Between Worlds: Essays on Culture and Belonging

Marilyn Gardner

The first thing to say is that this book seems to be misnamed. Between Worlds: Essays on culture and belonging, does not contain long academic papers, as the word 'essay' suggests. Instead it's made up of a series of short reflective posts that have been adapted from the author's blog, and collected into sections entitled Home, Identity, Belonging, Airports, Grief and Loss, Culture Clash and Goodbyes.

Secondly the blogs are not strictly about culture and belonging, but rather are the experiences of culture and belonging from the particular perspective of a Third Culture Kid (TCK). Reading it, as someone living in a second culture (rather than third), and searching for more understanding of belonging and the art of connecting deeply with people across cultural barriers, I was slightly disappointed.

Having said that, there is much of the TCK experience that resonates with anyone living abroad, in a country and culture different to what they grew up in, and within the book I found gems of understanding and a few keys to navigate the difficult experience of living 'between worlds'. But this is definitely understanding that touches the heart, rather than feeds the brain.

The chapters on belonging and grief and loss, I found particularly helpful. The final blog in 'Belonging' gets to the crux of the issue, not the nuts and bolts of how to belong, but why we desire to belong in the first place, (as a way of staking our identity in a particular place or with a particular group of people). The post enables us to recognise that our sense of belonging can only really be satisfied when it's planted in God. The letting go of that desire, and the striving to fulfil it, ironically helps us to find our place and belonging. The author helpfully quotes C.S. Lewis; 'If we find ourselves with a desire that nothing in this world can satisfy, the most probable explanation is that we were made for another world.'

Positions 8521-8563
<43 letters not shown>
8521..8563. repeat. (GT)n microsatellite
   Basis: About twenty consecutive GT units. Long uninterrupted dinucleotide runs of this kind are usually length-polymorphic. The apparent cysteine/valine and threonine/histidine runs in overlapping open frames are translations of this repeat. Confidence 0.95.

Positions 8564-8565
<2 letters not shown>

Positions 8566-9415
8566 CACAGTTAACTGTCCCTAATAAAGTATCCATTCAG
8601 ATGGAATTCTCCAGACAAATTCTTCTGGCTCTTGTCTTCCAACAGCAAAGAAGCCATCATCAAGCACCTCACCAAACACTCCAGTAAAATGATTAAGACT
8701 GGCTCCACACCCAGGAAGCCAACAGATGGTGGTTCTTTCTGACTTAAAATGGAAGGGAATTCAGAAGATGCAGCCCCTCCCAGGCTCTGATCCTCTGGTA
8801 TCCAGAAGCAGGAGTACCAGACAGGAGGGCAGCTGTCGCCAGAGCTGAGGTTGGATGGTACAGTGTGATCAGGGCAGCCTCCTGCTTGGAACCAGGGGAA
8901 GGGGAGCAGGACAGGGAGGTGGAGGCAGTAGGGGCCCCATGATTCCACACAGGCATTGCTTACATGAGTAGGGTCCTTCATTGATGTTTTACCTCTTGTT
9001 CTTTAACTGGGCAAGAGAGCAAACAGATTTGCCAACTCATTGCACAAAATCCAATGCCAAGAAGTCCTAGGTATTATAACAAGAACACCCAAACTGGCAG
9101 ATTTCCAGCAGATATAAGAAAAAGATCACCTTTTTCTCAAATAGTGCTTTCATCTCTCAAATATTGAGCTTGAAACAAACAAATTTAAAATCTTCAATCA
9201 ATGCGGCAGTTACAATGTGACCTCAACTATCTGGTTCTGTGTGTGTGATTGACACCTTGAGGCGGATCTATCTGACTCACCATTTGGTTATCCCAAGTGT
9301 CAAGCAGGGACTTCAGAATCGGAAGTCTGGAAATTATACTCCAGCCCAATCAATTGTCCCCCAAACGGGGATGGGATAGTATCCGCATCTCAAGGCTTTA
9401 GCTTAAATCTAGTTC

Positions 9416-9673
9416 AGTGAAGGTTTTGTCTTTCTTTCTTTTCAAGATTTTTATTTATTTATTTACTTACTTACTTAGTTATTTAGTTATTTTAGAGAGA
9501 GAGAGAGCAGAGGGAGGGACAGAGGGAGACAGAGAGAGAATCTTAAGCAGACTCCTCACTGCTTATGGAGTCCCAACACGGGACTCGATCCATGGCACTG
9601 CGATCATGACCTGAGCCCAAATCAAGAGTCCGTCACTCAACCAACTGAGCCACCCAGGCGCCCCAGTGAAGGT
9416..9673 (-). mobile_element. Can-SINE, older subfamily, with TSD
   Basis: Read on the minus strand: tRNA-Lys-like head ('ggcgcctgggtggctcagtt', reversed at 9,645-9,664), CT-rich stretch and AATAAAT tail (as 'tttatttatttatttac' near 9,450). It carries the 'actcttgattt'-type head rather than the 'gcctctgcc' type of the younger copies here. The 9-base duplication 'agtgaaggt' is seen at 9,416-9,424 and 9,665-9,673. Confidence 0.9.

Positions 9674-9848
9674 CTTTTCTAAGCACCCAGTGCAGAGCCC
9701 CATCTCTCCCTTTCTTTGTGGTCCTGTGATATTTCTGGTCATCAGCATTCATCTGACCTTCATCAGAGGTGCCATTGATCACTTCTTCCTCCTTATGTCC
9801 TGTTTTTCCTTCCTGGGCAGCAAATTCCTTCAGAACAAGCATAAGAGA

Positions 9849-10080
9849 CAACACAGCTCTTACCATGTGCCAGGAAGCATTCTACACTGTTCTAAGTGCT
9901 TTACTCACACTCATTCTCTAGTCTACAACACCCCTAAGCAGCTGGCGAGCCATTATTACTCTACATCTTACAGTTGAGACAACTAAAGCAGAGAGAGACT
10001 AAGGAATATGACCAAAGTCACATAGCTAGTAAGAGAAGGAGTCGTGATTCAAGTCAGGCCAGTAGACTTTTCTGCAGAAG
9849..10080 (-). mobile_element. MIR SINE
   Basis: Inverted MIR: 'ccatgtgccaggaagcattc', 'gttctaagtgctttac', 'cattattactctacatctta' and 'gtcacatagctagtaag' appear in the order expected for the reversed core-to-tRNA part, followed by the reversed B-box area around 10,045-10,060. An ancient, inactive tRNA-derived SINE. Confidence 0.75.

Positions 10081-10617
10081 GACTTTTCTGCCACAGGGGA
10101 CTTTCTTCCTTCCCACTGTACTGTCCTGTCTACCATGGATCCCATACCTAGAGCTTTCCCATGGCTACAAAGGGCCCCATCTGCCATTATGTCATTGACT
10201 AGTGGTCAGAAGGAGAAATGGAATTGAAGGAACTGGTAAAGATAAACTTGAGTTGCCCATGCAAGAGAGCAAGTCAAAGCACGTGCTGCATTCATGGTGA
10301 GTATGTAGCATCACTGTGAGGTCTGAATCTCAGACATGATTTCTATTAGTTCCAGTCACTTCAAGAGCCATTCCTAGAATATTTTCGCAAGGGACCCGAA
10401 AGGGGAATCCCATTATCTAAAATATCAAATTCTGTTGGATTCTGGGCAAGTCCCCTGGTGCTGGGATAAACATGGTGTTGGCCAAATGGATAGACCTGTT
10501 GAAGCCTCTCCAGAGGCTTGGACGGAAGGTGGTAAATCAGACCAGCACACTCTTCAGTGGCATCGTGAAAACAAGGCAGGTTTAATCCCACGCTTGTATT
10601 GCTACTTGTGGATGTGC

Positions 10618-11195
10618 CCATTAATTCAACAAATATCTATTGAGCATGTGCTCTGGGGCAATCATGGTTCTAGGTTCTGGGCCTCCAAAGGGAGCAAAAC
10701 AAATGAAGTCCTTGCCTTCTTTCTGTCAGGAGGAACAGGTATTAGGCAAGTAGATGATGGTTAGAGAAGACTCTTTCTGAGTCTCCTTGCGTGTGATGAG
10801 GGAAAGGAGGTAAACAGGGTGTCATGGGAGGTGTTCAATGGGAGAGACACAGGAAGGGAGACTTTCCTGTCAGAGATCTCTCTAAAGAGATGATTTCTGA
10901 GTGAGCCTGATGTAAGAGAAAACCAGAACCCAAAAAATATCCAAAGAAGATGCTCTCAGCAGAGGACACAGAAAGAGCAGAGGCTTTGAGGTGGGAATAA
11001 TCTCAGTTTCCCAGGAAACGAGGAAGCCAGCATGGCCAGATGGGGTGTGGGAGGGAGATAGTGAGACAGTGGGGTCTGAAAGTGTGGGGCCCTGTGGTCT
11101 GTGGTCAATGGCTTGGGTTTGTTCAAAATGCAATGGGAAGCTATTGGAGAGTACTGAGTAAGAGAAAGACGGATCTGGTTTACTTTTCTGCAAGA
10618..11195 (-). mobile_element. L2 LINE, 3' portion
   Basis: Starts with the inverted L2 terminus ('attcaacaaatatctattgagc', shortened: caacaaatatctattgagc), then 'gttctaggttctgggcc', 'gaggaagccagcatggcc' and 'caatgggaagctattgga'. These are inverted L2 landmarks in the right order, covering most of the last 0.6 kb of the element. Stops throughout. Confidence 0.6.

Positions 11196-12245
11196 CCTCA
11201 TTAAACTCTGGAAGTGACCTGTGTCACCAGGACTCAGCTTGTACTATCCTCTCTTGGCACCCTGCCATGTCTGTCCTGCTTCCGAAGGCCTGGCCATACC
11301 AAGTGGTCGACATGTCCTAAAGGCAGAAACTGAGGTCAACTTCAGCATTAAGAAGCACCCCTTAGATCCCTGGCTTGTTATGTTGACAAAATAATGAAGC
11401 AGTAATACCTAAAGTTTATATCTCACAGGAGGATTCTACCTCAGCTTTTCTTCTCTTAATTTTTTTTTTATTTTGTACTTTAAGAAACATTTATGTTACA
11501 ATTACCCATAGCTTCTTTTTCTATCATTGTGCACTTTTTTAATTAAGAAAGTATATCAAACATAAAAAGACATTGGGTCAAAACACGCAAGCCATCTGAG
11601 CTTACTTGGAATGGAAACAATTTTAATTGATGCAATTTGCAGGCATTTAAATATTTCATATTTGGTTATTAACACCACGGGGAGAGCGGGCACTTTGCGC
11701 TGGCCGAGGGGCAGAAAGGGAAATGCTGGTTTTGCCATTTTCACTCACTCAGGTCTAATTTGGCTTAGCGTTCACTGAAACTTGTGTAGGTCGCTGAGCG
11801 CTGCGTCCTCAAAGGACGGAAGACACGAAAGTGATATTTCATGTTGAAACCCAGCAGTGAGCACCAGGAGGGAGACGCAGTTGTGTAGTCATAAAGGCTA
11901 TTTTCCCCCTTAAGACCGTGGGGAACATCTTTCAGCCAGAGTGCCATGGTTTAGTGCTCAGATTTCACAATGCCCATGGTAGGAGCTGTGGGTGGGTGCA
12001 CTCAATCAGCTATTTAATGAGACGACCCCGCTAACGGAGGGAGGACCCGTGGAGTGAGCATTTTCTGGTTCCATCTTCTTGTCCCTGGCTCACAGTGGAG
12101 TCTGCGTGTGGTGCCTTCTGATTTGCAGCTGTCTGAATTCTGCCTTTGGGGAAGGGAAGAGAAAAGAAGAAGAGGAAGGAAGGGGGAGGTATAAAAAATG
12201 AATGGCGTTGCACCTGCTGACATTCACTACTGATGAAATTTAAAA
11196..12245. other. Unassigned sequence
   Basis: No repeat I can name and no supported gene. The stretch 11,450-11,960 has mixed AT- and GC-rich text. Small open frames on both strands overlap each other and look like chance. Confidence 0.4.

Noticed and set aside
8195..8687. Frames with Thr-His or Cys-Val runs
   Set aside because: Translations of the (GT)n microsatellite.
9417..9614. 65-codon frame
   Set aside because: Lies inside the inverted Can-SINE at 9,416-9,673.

I had not expected to be reading about grief, and yet it began to make some sense of many of my own experiences and emotions, although it's difficult to identify the specific losses at first. The author's emphasis on recognising loss and grieving well is key and the chapter includes some profound tips for understanding grief and doing it well, without leaving the light and easy to digest style of the blogposts.

The whole book and especially the chapter 'Home' are beautifully written and evocative of the authors childhood spent in Pakistan and her adulthood in Egypt. It's a light book but with profound themes and it's blogpost style makes it easy to dip in and out of. I would recommend it for anyone who is (or knows) a TCK, as well as those who live between worlds for other reasons.

Reviewed by Suzanne Potter

Suzanne Potter is the Short Term Coordinator for Latin Link in Guatemala, where she helps Short-termers to adapt to the culture and process all that they experience.